Usually I start these things by talking about the weather — except for last year, of course, when the big news was the wedding of our daughter Caitlin and her husband Wade. This year there is some news, but possibly not quite as big, or at least big in a different way: Becky and I have moved out of our house in Toronto and into a new home near Buckhorn (which seems like such a quintessentially Canadian name, but is also very popular in other parts of the world). It’s just northeast of Peterborough, which in turn is northeast of Toronto. This home has an interesting feature, which is that it’s attached to another home, one belonging to our old friends Marc and Kris (old meaning we’ve known them a long time, not old as in aged).
If you’ve seen any of these letters, you’ve probably seen a mention of the Farm, where we usually go for New Year’s and other visits during the year, sometimes with a large group of friends from our university days. So the Farm is where we are living now — this is a recent picture of it. It’s actually two distinct houses put together, with a large atrium in between, and the basements are connected. We live on the right-hand side. Kris’s mother used to live there until earlier in 2019, when she moved into a retirement home — and since we were planning to move out of our four-bedroom house in Toronto now the kids are gone, we decided to take over the house.
This was not an easy process, as anyone who has moved out of a house they have lived in for decades with multiple kids can attest — it involved countless trips to dumps and the Salvation Army and other similar places, plus a five-ton dumpster living in our driveway for weeks, and endless journeys up and down stairs with boxes. At this point, we are more or less moved in, but still have no idea where some things are, and the garage will barely fit a car because there are so many boxes of “treasured belongings,” otherwise known as stuff we haven’t figured out what to do with yet. But it is lovely living out in the country on a large chunk of land with woods and hiking trails, and it is two hours closer to the family cottage, which is also a plus. The girls are also doing well — Caitlin is busy being a nurse in the pediatric intensive care unit at McMaster in Hamilton, and Zoe and Meaghan are living together in Kingston, where Zoe is about to graduate from Queen’s with an honours degree in psychology and Meaghan is working at Best Buy.Continue reading “Christmas Letter 2019”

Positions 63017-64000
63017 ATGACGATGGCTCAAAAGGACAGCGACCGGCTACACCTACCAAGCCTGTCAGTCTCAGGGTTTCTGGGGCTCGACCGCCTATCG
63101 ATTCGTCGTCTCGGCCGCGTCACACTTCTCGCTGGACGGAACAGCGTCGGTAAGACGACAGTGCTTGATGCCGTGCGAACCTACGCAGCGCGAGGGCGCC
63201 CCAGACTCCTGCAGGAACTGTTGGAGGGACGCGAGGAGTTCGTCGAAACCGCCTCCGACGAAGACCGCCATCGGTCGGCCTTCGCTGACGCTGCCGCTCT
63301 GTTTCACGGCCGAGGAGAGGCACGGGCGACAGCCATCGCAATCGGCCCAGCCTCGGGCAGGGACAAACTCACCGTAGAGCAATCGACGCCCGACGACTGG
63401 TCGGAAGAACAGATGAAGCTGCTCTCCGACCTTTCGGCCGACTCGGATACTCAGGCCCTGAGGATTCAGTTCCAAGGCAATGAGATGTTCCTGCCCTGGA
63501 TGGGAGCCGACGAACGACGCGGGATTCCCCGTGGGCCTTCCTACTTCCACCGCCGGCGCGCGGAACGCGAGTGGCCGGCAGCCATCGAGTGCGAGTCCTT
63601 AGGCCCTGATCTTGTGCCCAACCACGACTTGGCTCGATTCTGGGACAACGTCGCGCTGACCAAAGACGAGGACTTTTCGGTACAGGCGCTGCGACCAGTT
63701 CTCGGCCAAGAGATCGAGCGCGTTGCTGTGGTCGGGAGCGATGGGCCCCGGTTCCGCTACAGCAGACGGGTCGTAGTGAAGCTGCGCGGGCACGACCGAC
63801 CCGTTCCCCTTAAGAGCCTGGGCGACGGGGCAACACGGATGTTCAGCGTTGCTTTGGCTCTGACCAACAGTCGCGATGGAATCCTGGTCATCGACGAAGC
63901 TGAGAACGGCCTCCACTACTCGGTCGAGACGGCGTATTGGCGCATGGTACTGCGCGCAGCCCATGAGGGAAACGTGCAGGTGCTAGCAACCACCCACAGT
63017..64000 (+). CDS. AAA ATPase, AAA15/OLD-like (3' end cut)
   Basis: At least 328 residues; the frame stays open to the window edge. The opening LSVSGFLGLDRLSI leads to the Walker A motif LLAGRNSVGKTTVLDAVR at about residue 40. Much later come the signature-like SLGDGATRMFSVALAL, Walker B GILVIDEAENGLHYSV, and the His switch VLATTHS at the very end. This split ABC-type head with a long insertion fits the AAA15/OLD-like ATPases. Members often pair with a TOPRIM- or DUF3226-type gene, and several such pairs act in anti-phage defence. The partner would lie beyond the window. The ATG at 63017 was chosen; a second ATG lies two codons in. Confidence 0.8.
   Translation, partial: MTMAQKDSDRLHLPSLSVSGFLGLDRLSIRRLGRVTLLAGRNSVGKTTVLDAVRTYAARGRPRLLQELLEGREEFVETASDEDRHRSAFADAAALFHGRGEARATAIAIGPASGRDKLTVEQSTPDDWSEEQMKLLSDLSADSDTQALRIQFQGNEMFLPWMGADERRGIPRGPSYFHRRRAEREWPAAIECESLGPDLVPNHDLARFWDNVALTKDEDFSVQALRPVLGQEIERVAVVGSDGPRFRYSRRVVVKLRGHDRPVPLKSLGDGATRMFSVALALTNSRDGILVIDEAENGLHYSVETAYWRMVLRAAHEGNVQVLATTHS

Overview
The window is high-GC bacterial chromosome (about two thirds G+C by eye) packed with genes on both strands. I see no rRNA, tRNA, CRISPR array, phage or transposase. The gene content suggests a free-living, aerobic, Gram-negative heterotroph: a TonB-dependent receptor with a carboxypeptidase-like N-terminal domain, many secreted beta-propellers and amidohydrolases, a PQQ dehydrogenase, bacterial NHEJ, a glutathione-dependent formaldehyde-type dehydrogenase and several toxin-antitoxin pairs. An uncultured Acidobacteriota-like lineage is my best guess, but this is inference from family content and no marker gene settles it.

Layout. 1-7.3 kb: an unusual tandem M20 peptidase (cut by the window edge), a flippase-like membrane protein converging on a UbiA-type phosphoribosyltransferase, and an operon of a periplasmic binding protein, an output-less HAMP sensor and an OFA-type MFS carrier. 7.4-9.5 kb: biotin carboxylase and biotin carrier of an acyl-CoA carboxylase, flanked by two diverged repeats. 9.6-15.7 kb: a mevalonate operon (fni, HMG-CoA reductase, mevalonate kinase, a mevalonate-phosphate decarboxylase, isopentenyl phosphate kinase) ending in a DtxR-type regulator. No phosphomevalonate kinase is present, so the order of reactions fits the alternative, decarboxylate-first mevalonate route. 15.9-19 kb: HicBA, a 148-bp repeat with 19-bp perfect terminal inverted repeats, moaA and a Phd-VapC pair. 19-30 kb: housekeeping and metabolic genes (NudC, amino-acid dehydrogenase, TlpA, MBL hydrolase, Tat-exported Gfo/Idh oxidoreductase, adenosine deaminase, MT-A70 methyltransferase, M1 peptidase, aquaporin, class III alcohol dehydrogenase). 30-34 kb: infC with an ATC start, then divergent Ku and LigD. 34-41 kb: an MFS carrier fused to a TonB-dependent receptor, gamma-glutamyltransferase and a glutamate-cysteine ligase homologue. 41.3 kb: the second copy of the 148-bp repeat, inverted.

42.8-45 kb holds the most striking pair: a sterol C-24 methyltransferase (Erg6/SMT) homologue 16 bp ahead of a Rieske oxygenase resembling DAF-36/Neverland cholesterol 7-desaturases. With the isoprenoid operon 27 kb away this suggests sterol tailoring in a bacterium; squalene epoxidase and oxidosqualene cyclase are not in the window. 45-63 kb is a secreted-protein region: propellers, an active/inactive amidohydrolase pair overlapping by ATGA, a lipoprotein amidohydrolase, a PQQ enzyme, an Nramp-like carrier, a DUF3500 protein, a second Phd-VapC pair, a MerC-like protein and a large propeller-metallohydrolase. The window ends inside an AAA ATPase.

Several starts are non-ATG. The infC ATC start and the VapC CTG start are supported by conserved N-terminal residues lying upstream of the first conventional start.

Note: This is something I originally wrote for the daily newsletter at the Columbia Journalism Review, where I’m the chief digital writer
Everyone keeps on saying how historic it is to have an impeachment vote against a sitting US president, and there’s no question it fits the technical definition, since it has only happened twice before, and Trump’s impeachment will undoubtedly go down in history. And yet, the vote in the House on Wednesday — much like everything else that has led up to this point — didn’t feel like history in the making, it felt like a circus sideshow. One in which the facts no longer matter, for one side of the debate at least; all that matters is to be seen waving the flag and supporting the “duly elected” president, dropping code words like Biden and Hillary Clinton, and muttering darkly about the “deep state” and a Ukrainian Crowdstrike server that doesn’t exist. There’s no such thing as a good-faith disagreement about the severity of certain actions by the president, just a wholesale denial of all the pertinent facts. The main approach seems to be to repeat untruths over and over in the hope that, if they don’t convince anyone, at least they will muddy the waters a little.